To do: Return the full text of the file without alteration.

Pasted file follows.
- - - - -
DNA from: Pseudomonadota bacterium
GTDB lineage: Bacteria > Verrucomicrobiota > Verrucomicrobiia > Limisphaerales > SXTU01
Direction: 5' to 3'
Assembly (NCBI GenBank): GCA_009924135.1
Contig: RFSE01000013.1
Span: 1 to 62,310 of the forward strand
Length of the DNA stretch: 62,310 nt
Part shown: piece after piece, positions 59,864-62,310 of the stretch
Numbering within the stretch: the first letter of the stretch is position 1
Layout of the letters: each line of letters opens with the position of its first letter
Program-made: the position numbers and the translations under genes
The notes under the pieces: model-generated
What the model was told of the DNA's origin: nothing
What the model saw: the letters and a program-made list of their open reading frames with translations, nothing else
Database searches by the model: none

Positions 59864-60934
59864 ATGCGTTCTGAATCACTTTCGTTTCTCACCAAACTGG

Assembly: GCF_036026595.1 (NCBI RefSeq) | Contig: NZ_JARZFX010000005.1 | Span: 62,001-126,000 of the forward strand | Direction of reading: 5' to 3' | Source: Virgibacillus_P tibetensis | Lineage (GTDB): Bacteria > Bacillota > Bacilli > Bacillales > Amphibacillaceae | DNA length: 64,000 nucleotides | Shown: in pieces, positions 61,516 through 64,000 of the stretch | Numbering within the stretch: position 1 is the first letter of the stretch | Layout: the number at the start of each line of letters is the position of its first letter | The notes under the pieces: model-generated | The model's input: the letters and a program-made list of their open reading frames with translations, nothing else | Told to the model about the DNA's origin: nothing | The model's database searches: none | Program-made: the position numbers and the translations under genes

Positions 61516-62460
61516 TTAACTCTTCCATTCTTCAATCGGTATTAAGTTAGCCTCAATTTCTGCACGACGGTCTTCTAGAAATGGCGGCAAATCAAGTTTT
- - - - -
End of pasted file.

DNA from: Pseudomonadota bacterium
GTDB lineage: Bacteria > Verrucomicrobiota > Verrucomicrobiia > Limisphaerales > SXTU01
Direction: 5' to 3'
Assembly (NCBI GenBank): GCA_009924135.1
Contig: RFSE01000013.1
Span: 1 to 62,310 of the forward strand
Length of the DNA stretch: 62,310 nt
Part shown: piece after piece, positions 59,864-62,310 of the stretch
Numbering within the stretch: the first letter of the stretch is position 1
Layout of the letters: each line of letters opens with the position of its first letter
Program-made: the position numbers and the translations under genes
The notes under the pieces: model-generated
What the model was told of the DNA's origin: nothing
What the model saw: the letters and a program-made list of their open reading frames with translations, nothing else
Database searches by the model: none

Positions 59864-60934
59864 ATGCGTTCTGAATCACTTTCGTTTCTCACCAAACTGG

Assembly: GCF_036026595.1 (NCBI RefSeq) | Contig: NZ_JARZFX010000005.1 | Span: 62,001-126,000 of the forward strand | Direction of reading: 5' to 3' | Source: Virgibacillus_P tibetensis | Lineage (GTDB): Bacteria > Bacillota > Bacilli > Bacillales > Amphibacillaceae | DNA length: 64,000 nucleotides | Shown: in pieces, positions 61,516 through 64,000 of the stretch | Numbering within the stretch: position 1 is the first letter of the stretch | Layout: the number at the start of each line of letters is the position of its first letter | The notes under the pieces: model-generated | The model's input: the letters and a program-made list of their open reading frames with translations, nothing else | Told to the model about the DNA's origin: nothing | The model's database searches: none | Program-made: the position numbers and the translations under genes

Positions 61516-62460
61516 TTAACTCTTCCATTCTTCAATCGGTATTAAGTTAGCCTCAATTTCTGCACGACGGTCTTCTAGAAATGGCGGCAAATCAAGTTTT